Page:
Picky eating is a common cause of grief and concern for parents of young children. In fact, research shows that 20% to 50% of parents perceive their children to be picky eaters.
After a long day, the last thing parents want to do is battle with a picky eater at the dinner table. Here’s how to handle picky eaters.
1. Use Foods Your Child Already Likes
So your child loves carrots, but doesn’t like broccoli. Don’t force the issue; instead, add the food your child likes into other foods. For example, use shredded carrot in tomato sauce, or in muffins. Also, try introducing healthier elements into dishes your child already likes. Homemade pizza? Add cheddar cheese that your child loves, instead of mozzarella. Slice some strawberries into his favorite cereal.
2. Get Your Child Involved
Encourage your child to help you shop for groceries, and prepare meals. Allow your child to choose fruits and vegetables they like at the grocery store; they are more likely to eat them if they have picked them out themselves. When preparing meals, give your child an apron or chef’s hat and allow them help you rinse fruits and vegetables, add spices to a dish, or stir the pot (with your help, of course). Bake muffins and cookies together when time allows. If they feel they’ve helped prepare a meal, they’re more likely to eat it.
3. Keep Offering Healthy Choices
Registered dietitian Roxanne Laughlin says it can take eight to 15 tastes or exposures before kids will actually accept something new to eat. Show encouragement when serving new foods, but do not force them to try.
Have healthy finger foods available, such as fresh fruit and veggies, such as carrots and celery sticks and apple slices. Put the broccoli and salad on the table, even if your child doesn’t like it – eventually one day, he/she will try it!
4. Don’t Force It
Time to ditch the “finish your plate” rule we remember as kids. When children are full, they will not keep eating and parents shouldn't force them to eat every last bite. A 2015 review of studies that date back to the 1990s found that fussy, picky or choosy eating habits were linked to personality traits, social influences, and parental control at mealtime.
Instead of continuing a power struggle at the dining table, try a different approach. If a child hasn’t eaten enough of his meal, try compromising; ask your child to have a certain amount of bites before he’s officially off the hook.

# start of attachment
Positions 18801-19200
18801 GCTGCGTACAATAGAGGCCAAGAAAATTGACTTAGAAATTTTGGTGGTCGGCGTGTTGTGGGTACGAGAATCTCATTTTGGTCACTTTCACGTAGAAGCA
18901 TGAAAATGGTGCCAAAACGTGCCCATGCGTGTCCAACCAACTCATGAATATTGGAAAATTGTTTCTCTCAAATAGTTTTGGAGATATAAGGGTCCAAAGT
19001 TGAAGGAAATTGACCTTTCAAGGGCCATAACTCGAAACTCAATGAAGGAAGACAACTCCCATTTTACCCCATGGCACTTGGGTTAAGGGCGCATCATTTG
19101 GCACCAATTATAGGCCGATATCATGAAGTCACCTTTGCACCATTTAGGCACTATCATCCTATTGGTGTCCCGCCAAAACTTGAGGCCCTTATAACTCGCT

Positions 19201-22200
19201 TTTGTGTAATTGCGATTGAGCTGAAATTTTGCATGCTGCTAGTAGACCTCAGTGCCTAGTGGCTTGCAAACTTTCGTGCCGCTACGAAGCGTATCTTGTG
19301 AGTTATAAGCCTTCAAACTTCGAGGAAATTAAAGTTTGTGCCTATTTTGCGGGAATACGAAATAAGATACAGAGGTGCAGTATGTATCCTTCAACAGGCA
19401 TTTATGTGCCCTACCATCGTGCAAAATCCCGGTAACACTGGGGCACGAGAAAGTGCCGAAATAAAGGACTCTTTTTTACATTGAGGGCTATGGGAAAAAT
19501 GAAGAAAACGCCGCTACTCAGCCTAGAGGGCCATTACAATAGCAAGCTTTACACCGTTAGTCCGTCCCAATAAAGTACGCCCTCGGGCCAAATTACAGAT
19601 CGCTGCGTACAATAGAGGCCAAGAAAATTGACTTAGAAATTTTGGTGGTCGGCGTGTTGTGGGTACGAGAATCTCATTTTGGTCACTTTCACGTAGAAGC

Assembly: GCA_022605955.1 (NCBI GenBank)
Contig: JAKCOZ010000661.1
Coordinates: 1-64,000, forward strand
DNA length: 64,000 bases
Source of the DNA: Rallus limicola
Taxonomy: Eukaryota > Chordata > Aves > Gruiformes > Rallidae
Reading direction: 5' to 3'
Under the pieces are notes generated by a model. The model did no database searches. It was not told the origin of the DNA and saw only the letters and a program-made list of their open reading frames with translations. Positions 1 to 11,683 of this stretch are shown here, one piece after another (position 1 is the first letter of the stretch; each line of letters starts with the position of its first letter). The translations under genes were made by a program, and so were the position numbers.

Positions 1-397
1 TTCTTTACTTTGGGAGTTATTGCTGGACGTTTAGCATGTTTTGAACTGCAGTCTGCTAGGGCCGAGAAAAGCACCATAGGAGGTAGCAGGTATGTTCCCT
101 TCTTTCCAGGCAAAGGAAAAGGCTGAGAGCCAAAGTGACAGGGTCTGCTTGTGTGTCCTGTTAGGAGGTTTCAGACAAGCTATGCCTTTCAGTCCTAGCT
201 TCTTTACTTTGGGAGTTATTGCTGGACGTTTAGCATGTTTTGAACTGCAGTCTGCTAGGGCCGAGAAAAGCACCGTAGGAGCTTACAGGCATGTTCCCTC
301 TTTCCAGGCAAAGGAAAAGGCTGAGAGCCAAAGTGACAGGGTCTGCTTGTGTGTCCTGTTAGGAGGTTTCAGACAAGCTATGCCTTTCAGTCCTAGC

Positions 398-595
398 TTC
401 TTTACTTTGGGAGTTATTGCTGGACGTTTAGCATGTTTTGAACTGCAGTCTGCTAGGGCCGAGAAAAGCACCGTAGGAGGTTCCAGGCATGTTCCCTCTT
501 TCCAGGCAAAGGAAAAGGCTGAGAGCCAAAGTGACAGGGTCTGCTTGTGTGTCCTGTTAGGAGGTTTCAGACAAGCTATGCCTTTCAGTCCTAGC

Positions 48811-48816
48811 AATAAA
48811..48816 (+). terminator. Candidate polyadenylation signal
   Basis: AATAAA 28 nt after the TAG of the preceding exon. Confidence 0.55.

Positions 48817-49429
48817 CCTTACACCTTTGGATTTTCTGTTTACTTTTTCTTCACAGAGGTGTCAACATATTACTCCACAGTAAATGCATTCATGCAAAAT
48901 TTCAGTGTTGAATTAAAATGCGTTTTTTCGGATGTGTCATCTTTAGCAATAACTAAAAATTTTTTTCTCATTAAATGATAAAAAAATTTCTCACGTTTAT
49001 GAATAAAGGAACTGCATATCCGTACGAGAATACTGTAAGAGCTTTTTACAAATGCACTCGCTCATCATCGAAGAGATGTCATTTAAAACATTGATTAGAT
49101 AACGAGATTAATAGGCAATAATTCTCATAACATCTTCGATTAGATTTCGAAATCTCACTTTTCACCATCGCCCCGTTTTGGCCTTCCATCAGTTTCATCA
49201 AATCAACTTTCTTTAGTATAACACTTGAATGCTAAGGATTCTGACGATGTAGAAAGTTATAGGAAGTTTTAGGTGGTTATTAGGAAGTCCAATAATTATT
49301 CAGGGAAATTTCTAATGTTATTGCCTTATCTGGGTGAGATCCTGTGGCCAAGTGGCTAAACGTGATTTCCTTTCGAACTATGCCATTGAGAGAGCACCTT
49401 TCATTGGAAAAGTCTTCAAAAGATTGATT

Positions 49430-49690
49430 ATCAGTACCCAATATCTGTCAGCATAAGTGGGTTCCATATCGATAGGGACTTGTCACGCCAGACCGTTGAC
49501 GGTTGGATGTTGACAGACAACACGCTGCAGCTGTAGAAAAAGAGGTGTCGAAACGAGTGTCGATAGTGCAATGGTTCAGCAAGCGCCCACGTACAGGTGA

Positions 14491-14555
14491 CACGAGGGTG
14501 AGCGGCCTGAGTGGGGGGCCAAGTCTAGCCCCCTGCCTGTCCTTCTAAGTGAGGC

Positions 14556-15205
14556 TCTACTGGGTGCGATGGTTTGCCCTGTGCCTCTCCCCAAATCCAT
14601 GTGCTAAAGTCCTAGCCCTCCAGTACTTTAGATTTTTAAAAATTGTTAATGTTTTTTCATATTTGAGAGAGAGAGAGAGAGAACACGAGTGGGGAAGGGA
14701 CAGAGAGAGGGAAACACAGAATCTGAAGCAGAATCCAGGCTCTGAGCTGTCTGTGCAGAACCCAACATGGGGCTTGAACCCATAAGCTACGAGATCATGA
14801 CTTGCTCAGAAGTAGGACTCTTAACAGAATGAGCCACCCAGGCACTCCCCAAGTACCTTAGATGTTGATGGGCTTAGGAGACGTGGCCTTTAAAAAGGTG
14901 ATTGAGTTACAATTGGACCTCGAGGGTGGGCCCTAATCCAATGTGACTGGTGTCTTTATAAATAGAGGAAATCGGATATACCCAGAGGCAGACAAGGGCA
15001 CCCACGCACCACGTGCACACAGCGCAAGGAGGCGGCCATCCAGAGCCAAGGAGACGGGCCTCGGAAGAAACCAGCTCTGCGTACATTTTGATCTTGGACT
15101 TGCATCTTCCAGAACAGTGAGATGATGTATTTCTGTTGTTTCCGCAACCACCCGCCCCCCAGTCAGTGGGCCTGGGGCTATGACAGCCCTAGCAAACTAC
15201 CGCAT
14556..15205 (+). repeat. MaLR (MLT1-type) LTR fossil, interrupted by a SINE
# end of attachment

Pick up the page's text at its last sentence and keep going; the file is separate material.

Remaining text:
5. Cook Only One Meal
Prepare one meal for dinner. If a child doesn’t like something about it, let them pick it out of the dish. Making them a separate meal encourages picky eating, and you’re not a short-order cook! If children know that you will make them something they enjoy instead of what is being served, they are less willing to try the meal on the table.
6. Set A Good Example
You can’t expect your child to eat spinach if you don’t have any your own plate. The best way to influence kids is by example. It also helps if you avoid the cookies and chips aisle at the grocery store. If the chips and cookies aren’t around, your kids can’t eat them. Keep a good variety of healthy foods on hand for when hunger strikes… but…
7. Schedule Snack Time
Often, many kids are eating too many snacks that they’re already full by dinnertime. Don’t expect your child to eat a full meal at dinner if he’s been grazing all day. Also, make sure that snacks are healthy, and incorporate two food groups. For example, peanut butter and celery sticks, hummus and carrots, or cheese with whole-grain crackers.
8. Allow Your Child To Have Dessert Too!
Don’t cut out treats altogether - everything in moderation is a good lesson to teach your children early on. Don’t forbid desserts or candy – it’s OK to have the ice cream. If you cut out all the treats you’re your child’s diet, kids will more likely to overeat when they are allowed.